Monday, June 16, 2008Pop culture staple, actor and singer David Hasselhoff has enjoyed and endured decades of the limelight. From hit TV series' "Knight Rider" and "Baywatch" to Broadway performances and a singing career in Europe, he never wants for work. He returns as one of the judges for "America's Got Talent" in tomorrow night's two-hour season premiere, 9 p.m. on NBC.When judging "America's Got Talent," do you ever find yourself feeling embarrassed for the contestants?I feel embarrassed for some of the judges' comments. I feel embarrassed for some of my comments that I have to make that are sometimes honest. As much as I want to be compassionate and let people down in a positive way ... I have to be honest. I've been compassionate toward people by saying, "Somebody needs to get this person off the stage." They don't really realize what they are doing.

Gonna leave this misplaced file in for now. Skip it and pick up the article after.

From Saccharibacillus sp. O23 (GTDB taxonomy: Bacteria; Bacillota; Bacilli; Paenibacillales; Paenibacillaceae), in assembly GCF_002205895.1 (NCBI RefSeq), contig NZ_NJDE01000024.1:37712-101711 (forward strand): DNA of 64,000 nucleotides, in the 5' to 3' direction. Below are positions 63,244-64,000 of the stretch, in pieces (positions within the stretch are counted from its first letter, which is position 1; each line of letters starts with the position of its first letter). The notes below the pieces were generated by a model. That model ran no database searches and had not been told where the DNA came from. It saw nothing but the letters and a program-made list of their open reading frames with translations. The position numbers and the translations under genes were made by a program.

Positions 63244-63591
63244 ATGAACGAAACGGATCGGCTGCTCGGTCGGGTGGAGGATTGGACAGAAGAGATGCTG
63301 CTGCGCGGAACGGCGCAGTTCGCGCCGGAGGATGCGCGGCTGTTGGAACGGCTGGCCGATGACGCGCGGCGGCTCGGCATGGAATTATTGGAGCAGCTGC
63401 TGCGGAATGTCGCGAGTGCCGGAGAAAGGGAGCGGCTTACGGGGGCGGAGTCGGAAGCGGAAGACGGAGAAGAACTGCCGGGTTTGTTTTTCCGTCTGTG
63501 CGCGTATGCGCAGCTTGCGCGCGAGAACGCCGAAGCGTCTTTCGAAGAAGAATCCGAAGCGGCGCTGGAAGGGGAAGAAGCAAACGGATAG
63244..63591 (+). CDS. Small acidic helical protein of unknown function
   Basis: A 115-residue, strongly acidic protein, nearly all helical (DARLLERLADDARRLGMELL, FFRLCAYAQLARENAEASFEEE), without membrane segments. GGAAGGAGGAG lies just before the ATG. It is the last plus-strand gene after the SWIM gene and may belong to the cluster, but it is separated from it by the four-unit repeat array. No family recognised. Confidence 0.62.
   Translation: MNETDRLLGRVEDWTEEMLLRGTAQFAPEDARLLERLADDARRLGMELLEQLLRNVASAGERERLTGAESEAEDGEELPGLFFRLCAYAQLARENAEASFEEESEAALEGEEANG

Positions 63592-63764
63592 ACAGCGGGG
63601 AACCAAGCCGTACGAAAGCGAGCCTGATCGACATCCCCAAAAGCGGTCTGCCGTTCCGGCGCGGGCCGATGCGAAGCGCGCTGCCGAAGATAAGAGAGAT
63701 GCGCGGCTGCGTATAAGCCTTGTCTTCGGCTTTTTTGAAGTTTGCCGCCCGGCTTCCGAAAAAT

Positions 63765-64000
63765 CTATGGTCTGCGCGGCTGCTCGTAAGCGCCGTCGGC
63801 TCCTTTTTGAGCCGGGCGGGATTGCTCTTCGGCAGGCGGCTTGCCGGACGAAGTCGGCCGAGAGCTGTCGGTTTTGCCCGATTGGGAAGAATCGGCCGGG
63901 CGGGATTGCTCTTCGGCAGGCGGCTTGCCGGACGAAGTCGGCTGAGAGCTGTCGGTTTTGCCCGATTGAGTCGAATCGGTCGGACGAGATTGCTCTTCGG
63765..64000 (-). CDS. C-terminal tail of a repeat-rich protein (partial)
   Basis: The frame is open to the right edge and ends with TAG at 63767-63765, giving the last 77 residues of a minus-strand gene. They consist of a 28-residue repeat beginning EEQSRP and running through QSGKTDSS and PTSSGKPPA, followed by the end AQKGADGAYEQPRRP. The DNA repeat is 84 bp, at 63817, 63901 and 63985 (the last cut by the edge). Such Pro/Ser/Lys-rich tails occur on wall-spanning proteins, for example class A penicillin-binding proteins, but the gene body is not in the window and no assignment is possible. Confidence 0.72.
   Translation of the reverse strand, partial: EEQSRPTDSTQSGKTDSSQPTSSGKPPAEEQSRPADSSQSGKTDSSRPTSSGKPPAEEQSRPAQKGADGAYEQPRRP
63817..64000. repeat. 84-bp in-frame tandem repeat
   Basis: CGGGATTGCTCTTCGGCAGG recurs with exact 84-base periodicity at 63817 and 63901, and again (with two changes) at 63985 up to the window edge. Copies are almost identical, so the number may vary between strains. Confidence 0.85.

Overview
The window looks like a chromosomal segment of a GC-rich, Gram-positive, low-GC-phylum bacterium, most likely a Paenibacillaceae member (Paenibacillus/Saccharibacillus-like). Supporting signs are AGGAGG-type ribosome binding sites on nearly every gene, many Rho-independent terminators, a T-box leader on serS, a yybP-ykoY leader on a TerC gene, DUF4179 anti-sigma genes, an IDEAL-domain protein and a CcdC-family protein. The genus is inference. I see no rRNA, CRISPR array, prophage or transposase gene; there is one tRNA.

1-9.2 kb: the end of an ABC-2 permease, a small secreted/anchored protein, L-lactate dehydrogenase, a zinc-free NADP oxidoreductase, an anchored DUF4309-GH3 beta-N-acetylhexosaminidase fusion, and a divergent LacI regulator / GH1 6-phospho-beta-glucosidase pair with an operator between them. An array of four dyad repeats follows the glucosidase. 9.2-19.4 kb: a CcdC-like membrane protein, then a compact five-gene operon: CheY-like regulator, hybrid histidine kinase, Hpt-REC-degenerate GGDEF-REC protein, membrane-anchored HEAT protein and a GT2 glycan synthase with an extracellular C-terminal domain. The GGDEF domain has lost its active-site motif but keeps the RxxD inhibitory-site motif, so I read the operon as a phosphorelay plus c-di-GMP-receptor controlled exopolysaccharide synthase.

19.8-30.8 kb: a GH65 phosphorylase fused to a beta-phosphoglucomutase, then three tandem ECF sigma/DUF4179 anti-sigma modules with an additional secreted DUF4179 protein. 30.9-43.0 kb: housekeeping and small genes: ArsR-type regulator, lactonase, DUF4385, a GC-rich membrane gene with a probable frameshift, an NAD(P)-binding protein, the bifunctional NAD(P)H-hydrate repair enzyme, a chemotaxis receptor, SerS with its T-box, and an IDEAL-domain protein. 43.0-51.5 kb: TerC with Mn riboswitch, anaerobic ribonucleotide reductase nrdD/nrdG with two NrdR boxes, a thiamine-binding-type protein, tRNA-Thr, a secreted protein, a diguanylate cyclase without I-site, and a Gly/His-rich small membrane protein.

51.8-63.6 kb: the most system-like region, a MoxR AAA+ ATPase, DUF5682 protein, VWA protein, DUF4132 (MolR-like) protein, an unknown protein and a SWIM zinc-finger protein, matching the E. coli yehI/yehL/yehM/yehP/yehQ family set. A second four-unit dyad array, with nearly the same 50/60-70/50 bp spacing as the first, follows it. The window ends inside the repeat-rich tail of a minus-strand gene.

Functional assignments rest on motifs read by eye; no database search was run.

When you first got into the business, was fame one of your motivators?Never, no. I'm just a kid from Baltimore who wanted to be in theater. I had no aspirations for fame. I wanted to go to Broadway. That's all I wanted to do. That was my goal. That was my dream, and I think you have to have goals and dreams.Your daughters, both teenagers, have seen you go through ups and downs in the tabloid press.They have a harder skin than me. They keep me straight. They know who I am and they know it's a bunch of garbage. My kids and I are tight. The stuff that I got this time last year [YouTube video of him looking drunk in Las Vegas shot by his daughter] was exploitative and was almost the epitome of blackmail [he was in the midst of a heated custody battle at the time] ... because it used my children. When that came out, it crossed the line for me.Singing seems to be where you heart really is, so why do you think that aspect of your career is more popular in Europe?I think it's because I've never really had a proper release or a proper marketing campaign or a proper song for America. I happened to have the right song [for Europe] ... called "Looking for Freedom" and it happened to come out right before the Berlin Wall came down and people in East Germany were looking for freedom. It couldn't have been better timing.Why did you want to write "Don't Hassel The Hoff?"I wanted people to see the journey that I've been through and all of the amazing things that have happened to me from being a celebrity. I mean, I did not play on the negative. I played on the positive. I wrote it because my life was about hard work and incredible adventures ... how I went to Soweto, South Africa, during apartheid, and met Princess Diana and Paul McCartney in the same day and affected children in a positive way with Make-A-Wish and Race for Life Foundation. All these amazing things that have happened to me because of being the "Knight Rider."You seem to have a good attitude about the tabloid stories.What are you going to do? I mean, I've sued. I had to sue OK magazine and the Sun because they said the day that I got my children -- both of them had erroneous stories about me being thrown out of clubs because of alcohol, which is absolutely untrue. I won both cases. They paid me money and printed apologies. They were absolute unadulterated lies. They don't tell the truth. They say whatever they want.